Home»Commentary»About that cheesecake

About that cheesecake

0
Shares
Pinterest Google+

January 10, 2012

By Jeanne Hunt

The last cheese ball has bit the dust. The stinky, monk cheese (as my children call it) is only a memory. Just the dregs of the raspberry-chocolate liqueur remain. It’s now officially time to declare that the feasting is over, and we wassailers must face the music. Sometime between the middle of Advent and Epiphany, our zippers stopped zipping. Maybe this is why our ancestors wore loose-fitting garments. We won’t see many early saints in size six, denim jeans. So, what are we to do with ourselves? Diets don’t work, and our gym membership expired in 2003.

I’d like to propose a holy regimen, a divine way of looking at care of our bodies. We can all remember the lecture from Sister Mary Philomena concerning our bodies as temples of the Holy Spirit. Sister told us we should not abuse our bodies with rich food, lack of exercise and nasty habits. Sister’s words apparently fell on deaf ears because we just finished a month of rip-roaring indulgence that has our “temples” screaming for help. I’ll warn you from the start, don’t declare a ceasefire. You might put your guns down for a while, but unless you’re willing to live differently, you’ll be firing those high-fat, high-sugar guns again before you know it.

 

You see, it’s a matter of choosing a lifestyle. We have inadvertently chosen to live a certain way, a way that can be counterproductive to the kingdom of God. When we overeat, we inhibit our bodies from keeping a healthy and productive course. The divine kingdom is not something “out there.” It’s right in the center of our souls. It’s within each of us that God’s kingdom reigns. So, for God’s kingdom to really come and keep coming, we need to discover how that happens deep within our minds, hearts and souls. One of the most basic ways we live out the grace of God within is to “do what is good.”

 

That’s where the confusion begins: Our secular world has no idea what it means to do what is good. I heard a woman chastising her young son in the grocery store recently. She was telling him he needed to do the right thing. He had a look on his face like she was speaking nonsense. “What’s a ‘right thing’?” he asked innocently. Mom responded, “You know, do what is appropriate.”

 

So, if doing good, doing what’s right, doing the appropriate thing are all the same, how does an 8-year-old boy figure it out? Well, unless Mama connects her boy with the Divine One, he will spend a lifetime with no clear answers. God is the source of goodness, righteousness and even appropriateness. If we want to understand how to live good, holy lives, it starts by connecting with that source.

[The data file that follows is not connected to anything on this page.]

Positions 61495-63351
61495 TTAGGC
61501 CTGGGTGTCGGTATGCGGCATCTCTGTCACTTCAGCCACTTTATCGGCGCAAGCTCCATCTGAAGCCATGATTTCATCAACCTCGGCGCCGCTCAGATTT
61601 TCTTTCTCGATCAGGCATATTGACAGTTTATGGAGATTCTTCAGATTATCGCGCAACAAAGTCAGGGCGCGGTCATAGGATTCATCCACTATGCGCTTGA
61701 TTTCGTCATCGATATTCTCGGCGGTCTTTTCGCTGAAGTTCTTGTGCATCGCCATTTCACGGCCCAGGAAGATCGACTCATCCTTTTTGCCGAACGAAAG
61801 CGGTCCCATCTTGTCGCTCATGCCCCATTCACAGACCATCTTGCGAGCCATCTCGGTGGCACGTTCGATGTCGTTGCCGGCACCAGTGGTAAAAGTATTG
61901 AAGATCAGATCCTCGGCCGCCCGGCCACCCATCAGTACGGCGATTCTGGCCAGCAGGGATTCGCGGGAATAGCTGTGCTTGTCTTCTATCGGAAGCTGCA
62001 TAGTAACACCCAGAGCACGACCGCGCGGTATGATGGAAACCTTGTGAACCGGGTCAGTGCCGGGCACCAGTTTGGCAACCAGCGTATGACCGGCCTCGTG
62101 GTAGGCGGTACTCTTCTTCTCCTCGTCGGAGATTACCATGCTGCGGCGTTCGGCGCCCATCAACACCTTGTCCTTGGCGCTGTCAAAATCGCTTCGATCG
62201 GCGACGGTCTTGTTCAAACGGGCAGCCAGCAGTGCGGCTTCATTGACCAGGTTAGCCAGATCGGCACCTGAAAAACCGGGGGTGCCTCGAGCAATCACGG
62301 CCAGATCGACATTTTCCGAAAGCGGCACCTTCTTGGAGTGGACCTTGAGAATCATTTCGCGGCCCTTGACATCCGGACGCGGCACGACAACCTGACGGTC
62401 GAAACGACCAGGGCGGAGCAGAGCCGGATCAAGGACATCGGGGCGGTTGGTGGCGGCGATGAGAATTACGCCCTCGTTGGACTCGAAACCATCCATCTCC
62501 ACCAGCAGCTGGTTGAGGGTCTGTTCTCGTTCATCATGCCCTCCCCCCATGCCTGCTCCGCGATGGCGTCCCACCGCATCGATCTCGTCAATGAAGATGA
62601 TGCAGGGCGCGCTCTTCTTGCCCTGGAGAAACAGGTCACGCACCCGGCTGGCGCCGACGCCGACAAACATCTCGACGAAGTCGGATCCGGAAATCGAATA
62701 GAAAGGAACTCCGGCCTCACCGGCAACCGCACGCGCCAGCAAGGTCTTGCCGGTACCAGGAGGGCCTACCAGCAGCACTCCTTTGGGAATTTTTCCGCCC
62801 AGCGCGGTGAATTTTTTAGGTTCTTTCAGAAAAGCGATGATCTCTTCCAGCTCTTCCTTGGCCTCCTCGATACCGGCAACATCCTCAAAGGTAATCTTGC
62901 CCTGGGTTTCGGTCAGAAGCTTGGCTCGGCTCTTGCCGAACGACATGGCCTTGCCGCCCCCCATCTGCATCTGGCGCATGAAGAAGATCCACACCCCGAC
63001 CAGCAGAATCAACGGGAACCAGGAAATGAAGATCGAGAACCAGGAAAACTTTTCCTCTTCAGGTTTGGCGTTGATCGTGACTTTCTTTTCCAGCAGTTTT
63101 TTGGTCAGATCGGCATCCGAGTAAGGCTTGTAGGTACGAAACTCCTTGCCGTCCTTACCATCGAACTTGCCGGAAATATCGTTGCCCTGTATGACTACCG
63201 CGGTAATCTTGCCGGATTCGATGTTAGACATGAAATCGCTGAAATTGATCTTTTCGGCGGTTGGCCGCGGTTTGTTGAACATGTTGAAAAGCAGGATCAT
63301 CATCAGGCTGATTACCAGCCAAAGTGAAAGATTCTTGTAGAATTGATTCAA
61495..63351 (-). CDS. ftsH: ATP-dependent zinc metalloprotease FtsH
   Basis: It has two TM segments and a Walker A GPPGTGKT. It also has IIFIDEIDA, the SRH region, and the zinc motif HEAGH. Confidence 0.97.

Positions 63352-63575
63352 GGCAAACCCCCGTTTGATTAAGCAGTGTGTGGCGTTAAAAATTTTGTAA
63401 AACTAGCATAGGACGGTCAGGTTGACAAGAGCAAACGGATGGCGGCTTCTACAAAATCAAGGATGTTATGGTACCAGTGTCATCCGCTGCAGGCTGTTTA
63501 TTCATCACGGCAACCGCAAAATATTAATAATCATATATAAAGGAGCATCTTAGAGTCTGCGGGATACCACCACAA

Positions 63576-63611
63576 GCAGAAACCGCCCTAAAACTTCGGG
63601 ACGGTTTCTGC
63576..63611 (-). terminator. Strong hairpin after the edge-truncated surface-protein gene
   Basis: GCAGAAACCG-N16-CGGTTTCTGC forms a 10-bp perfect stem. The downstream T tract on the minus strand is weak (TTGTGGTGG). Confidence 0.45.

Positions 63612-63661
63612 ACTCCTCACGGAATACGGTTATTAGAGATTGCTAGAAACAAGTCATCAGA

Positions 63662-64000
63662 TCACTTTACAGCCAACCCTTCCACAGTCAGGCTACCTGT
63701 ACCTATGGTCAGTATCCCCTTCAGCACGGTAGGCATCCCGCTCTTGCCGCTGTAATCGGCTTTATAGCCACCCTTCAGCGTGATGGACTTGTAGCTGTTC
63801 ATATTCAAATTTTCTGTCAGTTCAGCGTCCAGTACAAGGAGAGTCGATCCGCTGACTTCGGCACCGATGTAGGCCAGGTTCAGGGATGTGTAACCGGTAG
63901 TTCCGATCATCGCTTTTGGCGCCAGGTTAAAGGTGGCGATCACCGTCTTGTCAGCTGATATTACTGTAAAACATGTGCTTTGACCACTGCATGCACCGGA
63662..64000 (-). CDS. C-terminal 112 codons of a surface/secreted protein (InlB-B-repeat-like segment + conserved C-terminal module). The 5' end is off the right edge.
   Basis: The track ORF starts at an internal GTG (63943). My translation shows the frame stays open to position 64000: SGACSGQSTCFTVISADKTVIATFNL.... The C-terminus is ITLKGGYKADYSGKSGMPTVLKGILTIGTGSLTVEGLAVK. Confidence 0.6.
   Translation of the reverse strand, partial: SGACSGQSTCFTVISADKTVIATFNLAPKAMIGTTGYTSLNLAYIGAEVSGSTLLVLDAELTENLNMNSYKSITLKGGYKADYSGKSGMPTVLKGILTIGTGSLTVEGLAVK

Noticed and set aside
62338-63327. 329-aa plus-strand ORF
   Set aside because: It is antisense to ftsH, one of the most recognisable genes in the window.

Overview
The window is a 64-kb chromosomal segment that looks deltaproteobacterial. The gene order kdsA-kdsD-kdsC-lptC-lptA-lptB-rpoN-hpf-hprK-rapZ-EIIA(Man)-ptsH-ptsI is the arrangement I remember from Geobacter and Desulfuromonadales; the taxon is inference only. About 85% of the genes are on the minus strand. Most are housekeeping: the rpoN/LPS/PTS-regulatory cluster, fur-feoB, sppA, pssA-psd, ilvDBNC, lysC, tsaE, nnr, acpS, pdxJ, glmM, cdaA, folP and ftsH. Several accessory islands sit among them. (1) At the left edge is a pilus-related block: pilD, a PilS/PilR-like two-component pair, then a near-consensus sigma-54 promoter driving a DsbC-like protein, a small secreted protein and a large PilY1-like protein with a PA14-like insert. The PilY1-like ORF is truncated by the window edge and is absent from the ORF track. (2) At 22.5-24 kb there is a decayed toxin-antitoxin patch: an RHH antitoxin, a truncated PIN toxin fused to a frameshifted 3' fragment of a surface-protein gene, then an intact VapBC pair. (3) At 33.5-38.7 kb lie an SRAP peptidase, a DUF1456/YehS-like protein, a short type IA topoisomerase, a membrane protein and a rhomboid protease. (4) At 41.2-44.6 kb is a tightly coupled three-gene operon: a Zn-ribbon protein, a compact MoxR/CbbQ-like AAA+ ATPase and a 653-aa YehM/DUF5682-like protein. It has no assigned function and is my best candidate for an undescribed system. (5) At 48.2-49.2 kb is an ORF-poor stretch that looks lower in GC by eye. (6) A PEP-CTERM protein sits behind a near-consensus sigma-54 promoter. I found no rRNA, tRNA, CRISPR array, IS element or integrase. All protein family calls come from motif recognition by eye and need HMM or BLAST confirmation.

I think those who keep company with the Divine One knew before Christmas began that overeating was not a good choice, but New York cheesecake with chocolate sauce was right here, and God seemed so far away.

 

Doing what is good means constant diligence. We must begin to think and act with the mind of Jesus Christ. We can start by simply asking the question of ourselves: “Does this choice seem to fit with what I know of Jesus’ teaching?”

 

What’s so fine about God’s companionship is that God is willing to start small: God will put in His two cents on everything from cheesecake to politics. What’s required of us is to bring our issues to the divine table.

 

We must begin to be purposeful about what we do. Our lives are not thrust upon us from some anonymous source. We can take God’s hand and allow God to show us the way, or we can make choices based on what’s enjoyable at the moment. It’s simply our choice.
In the beginning, this holy regimen requires learning how to hear God speak. Don’t believe for a minute that you’re just talking to yourself. When we ask an interior question, there’s a voice that responds. So, my fellow pudgy believers, I invite you to have a conversation with your Creator about that cheesecake and where to go from here.

Hunt is the evangelization and catechetical advisor for Franciscan Communications/St. Anthony Messenger Press.

Previous post

The new translation and a culture of vocations

Next post

The call to holiness and human life